Excerpt: “Nevermore.” As I learned watching a few of the featurettes to this movie, Edgar Allen Poe was the first American author to actually write for a living. That’s to say he wrote and actually got paid for it. Now that’s fairly commonplace these days and with authors like J.K.Rowling and Stephenie Meyers becoming veritable billionaires, it’s strange to think that Poe was only paid $9 (yes, nine dollars) for “The Tell-Tale Heart.
Summary: Loads of strong technique and some impressive visual flair make The Raven a treat for the eyes while the played out storyline prevents it from ever taking off the way it could have. There’s an interesting idea here but it’s never fully exploited, the end result is a very pretty exercise in style over substance, but Fox earns top marks for a great Blu-ray presentation.
Excerpt: The year is 1849. The place is Baltimore, Maryland. Edgar Allen Poe (John Cusack, Hot Tub Time Machine ) is one of the most esteemed writers of his generation. He is also an impoverished drunk who has run out of inspiration. These days, Poe struggles just to get his lacerating literary reviews published in the Baltimore newspaper.
Conclusion: I seriously don’t get why this film bombed or was hated as much as it was. Maybe nowadays Edgar Allan Poe is obscure and the majority of people today don’t know or just don’t care about a film that fictionalizes his life like that. The Blu-ray is has above average video and a great soundtrack. The extras are also pretty good. I could have gone for some more supplements dealing with the real Poe, but what we got was okay.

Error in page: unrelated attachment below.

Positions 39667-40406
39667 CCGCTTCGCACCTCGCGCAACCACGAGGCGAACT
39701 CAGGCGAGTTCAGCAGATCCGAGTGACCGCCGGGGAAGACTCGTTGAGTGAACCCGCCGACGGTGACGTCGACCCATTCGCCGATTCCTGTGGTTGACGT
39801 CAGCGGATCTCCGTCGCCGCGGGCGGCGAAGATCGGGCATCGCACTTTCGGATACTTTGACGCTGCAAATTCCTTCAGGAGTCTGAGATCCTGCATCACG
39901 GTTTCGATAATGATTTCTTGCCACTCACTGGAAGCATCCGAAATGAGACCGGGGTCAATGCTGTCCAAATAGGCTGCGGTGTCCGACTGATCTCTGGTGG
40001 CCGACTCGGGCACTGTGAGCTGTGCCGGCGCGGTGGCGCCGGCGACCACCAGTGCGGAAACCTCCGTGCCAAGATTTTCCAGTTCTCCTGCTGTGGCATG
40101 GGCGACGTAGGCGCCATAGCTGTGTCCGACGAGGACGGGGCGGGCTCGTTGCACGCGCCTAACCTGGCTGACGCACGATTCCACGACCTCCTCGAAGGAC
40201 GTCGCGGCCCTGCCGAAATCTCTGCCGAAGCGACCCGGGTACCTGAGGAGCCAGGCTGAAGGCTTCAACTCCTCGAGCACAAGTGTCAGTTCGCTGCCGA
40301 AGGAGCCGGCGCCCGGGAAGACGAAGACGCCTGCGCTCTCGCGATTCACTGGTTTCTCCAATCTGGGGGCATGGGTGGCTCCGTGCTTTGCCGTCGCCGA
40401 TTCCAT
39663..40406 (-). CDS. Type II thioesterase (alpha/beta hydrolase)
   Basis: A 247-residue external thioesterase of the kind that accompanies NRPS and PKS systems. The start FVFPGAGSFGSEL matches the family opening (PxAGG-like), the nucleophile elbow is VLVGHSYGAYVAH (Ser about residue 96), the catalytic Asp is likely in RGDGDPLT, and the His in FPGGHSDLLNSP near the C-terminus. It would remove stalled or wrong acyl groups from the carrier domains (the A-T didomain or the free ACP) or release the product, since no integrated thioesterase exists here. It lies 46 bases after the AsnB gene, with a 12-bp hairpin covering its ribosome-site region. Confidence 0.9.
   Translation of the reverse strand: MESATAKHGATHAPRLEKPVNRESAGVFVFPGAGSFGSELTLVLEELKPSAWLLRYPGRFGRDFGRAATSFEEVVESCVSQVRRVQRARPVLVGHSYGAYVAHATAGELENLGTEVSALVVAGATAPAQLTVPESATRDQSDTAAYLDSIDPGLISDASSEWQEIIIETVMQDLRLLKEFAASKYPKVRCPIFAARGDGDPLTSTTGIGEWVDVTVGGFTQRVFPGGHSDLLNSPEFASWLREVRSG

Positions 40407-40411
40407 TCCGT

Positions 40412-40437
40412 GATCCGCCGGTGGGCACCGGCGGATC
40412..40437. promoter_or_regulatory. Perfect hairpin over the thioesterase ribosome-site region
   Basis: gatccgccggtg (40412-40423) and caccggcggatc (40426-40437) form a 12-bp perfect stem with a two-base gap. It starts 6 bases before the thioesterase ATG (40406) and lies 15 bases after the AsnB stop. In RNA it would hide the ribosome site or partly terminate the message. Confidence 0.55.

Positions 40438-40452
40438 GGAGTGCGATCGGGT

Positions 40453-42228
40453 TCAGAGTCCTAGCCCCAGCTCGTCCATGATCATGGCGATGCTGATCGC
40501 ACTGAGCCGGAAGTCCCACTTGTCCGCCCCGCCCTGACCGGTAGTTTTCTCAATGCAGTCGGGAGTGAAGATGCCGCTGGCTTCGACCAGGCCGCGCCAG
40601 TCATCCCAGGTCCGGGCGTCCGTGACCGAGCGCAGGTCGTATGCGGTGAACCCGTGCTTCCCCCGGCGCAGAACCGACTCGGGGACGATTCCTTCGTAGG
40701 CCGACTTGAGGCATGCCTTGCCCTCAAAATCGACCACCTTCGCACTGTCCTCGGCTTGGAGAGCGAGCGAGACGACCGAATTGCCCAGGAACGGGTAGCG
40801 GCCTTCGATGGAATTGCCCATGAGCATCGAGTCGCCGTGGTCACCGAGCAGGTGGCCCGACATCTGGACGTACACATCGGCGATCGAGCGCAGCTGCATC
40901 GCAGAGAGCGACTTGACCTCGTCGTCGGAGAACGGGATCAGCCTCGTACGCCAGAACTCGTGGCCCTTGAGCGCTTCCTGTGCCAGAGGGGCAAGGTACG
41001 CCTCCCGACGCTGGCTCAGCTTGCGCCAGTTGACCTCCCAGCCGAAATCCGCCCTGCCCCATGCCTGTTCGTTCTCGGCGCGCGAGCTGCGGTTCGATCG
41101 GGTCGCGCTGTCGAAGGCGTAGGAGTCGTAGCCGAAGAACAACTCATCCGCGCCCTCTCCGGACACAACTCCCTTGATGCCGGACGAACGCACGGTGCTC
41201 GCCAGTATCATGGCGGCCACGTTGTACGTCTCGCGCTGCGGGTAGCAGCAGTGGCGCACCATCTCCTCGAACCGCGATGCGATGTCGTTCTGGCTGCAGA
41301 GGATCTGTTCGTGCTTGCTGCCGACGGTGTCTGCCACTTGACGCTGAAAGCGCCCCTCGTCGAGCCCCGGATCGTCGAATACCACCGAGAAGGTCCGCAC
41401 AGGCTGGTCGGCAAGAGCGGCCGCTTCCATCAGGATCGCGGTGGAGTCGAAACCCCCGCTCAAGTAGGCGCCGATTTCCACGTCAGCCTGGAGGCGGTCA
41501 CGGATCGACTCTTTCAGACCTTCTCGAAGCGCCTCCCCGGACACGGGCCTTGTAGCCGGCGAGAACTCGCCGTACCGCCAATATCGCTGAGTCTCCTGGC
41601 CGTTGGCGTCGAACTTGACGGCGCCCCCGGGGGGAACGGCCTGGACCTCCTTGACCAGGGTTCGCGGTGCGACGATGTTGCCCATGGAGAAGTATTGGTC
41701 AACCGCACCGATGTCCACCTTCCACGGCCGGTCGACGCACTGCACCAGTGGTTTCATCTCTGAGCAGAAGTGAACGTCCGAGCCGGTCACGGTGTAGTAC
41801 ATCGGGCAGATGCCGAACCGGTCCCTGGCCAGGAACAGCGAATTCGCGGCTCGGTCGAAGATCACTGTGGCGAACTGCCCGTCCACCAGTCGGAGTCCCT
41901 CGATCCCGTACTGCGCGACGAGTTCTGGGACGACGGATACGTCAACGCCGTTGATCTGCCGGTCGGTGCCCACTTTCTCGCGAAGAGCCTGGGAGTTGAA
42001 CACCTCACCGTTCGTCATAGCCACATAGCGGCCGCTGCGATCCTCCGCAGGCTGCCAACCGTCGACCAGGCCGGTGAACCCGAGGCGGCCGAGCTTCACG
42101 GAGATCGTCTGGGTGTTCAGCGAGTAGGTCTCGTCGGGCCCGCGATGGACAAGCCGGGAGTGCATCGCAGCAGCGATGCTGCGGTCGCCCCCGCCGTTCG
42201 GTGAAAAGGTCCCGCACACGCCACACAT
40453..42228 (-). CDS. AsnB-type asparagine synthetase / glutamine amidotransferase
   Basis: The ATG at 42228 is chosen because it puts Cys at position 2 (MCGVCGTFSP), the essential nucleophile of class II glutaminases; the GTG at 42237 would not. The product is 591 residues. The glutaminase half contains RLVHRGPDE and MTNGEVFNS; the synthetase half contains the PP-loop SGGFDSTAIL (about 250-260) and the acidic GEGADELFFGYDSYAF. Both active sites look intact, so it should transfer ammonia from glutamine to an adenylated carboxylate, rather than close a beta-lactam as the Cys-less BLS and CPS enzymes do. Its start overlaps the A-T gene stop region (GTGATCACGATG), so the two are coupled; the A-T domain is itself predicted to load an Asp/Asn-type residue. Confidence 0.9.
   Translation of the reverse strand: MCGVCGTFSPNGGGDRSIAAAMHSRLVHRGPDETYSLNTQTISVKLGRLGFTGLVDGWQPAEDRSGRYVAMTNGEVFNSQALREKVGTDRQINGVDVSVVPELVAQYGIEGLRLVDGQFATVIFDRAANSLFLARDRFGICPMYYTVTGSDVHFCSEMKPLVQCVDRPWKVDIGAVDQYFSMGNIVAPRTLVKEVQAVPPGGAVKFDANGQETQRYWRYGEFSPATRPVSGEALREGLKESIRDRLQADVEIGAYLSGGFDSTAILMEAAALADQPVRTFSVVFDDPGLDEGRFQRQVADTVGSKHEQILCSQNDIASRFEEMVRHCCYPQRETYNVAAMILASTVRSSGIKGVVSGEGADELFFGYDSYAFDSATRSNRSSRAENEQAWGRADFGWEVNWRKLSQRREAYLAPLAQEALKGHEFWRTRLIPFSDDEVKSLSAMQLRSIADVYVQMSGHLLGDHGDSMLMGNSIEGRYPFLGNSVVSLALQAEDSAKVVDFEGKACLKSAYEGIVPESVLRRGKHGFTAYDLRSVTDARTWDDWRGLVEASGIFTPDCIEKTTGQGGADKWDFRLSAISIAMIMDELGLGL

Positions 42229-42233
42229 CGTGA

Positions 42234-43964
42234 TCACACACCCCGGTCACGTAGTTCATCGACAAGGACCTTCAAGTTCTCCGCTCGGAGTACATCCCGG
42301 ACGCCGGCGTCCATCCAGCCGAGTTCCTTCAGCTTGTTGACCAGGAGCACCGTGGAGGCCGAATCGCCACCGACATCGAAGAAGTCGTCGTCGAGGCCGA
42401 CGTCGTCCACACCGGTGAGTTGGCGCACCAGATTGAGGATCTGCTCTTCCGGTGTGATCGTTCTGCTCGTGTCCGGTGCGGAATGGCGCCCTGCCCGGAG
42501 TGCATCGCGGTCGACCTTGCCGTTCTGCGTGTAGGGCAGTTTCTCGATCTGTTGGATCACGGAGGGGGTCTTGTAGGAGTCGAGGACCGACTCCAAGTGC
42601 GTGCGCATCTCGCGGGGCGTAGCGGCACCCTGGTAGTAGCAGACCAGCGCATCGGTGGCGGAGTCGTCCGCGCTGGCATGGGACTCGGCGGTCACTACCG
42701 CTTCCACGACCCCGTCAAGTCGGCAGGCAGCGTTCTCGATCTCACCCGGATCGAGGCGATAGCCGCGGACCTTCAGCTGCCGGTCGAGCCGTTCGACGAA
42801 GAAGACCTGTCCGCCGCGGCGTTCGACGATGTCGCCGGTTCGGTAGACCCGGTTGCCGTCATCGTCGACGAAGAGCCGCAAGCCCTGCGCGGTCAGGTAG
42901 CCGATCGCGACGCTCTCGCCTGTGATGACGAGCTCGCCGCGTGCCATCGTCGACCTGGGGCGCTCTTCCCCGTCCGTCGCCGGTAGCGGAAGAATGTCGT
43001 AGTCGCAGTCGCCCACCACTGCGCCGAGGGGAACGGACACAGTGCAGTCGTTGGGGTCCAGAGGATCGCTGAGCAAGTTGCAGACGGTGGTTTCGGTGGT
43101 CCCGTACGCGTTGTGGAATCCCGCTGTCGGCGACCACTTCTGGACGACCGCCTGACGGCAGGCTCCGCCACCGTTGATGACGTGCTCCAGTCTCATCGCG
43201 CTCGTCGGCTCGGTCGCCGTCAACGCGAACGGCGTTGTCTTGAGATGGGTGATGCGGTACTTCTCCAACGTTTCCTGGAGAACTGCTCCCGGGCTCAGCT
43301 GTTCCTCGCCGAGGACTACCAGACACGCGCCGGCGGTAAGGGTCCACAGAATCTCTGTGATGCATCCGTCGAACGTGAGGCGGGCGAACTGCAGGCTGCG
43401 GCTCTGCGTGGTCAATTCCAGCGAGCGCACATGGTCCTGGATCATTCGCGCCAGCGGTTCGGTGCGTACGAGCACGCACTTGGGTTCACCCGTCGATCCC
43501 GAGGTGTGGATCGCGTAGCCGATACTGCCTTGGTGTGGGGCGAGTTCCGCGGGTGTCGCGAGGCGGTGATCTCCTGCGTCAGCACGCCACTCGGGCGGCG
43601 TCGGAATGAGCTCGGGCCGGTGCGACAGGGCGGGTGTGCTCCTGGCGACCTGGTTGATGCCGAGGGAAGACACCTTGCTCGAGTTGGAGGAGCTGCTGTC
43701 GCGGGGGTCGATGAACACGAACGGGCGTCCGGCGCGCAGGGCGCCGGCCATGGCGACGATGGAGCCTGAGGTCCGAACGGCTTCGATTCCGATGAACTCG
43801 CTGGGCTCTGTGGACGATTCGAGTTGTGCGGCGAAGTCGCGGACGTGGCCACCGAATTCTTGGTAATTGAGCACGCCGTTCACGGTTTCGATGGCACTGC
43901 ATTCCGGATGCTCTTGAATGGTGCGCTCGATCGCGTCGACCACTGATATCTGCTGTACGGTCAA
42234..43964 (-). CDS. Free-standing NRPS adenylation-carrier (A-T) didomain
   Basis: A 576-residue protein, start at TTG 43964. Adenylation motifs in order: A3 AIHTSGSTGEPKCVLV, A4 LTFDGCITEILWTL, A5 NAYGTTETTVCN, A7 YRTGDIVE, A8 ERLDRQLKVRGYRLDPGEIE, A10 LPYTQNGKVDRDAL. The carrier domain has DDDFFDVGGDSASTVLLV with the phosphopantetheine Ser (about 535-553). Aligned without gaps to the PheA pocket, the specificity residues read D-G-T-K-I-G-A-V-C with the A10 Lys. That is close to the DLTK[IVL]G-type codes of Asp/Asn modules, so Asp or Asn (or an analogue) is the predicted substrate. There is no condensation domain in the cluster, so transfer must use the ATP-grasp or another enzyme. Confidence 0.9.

Conclusion: The Raven crafts a reasonably creative and involving mystery around Edgar Allan Poe and his works. It kind of plays out like a less flashy, less visceral version of the new Sherlock Holmes movies, so if you like those and can tolerate some gore, it's in your interest to check this out. Fox's combo pack offers a terrific feature presentation and a fairly ordinary bunch of extras, standing as a typically fine release of a typically adequate thriller.
Conclusion: Full of grand, original ideas, with plenty of potential to entertain, 'The Raven' ultimately lacks the substance to make audiences care or make this fictionalized mystery thriller the least bit memorable. John Cusack's performance as famed American author of the macabre, Edgar Allan Poe, is the only genuine highlight, but it's somewhat wasted in a story about a serial killer inspired by the scribe's works with a terribly dull payoff.
Excerpt: John Cusak’s portrayal of famed literary icon Edgar Allan Poe is one of flailing arms, sharp stares, and a genuine affection for exaggeration. The character is tanked but by decisions not necessarily made by Cusak. This one is likely on director James McTeigue. Maybe he still has some left over energy from his deliriously stupid yet fun Ninja Assassin . Variances in the performance dim the early look at a Gothic Baltimore almost as much the as the lighting.
Excerpt: Over the years it’s become easy to figure out which movies John Cusack does for the pleasure and fulfillment of being an actor and which ones he does for the paycheck. James McTeigue’s The Raven clearly falls in the latter category, as it’s impossible to believe that an actor as smart and talented as Cusack would actually be passionate about such an awful movie.
Excerpt: On paper, The Raven looks like it was inspired by kindred films like Kafka , Naked Lunch , and The Rum Diary , which place an author inside his own stories. But on the screen, it’s more a companion to 2009’s Sherlock Holmes —a similarly over-the-top, visually busy adventure thriller about a Victorian literary hero plagued by a criminal mastermind. Like Robert Downey Jr.
Conclusion: Besides being an author, Edgar Allan Poe was one of the most vicious, merciless critics of his age. He would not have let this get past him without skewering its shortcomings with a barbed quill.